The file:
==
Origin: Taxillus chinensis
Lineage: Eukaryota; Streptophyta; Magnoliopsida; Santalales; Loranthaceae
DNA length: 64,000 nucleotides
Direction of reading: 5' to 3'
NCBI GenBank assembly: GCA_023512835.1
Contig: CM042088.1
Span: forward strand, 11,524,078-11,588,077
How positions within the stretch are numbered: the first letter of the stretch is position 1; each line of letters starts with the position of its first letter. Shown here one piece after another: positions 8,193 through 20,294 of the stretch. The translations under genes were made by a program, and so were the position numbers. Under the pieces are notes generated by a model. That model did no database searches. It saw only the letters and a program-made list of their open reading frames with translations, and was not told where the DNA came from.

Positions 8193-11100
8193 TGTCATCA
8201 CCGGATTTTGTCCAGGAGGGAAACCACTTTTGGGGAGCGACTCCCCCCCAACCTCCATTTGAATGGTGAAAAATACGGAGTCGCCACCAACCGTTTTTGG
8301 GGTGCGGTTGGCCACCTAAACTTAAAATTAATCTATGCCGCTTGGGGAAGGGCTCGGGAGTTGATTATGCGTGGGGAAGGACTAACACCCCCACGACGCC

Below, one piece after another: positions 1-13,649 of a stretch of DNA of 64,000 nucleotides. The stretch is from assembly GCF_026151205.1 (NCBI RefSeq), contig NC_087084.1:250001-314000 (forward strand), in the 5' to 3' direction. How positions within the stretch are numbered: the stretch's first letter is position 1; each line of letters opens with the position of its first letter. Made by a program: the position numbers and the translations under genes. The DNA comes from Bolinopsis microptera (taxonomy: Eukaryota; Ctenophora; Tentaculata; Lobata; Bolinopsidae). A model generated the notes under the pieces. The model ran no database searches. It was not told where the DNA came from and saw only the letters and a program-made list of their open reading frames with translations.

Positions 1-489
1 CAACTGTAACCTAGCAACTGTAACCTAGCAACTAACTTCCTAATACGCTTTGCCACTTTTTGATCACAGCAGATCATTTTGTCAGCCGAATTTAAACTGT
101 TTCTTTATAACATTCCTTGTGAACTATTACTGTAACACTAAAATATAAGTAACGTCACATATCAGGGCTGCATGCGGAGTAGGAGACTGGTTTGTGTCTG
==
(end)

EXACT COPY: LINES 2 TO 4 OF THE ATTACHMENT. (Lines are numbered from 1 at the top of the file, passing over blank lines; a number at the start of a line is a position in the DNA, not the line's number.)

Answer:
Lineage: Eukaryota; Streptophyta; Magnoliopsida; Santalales; Loranthaceae
DNA length: 64,000 nucleotides
Direction of reading: 5' to 3'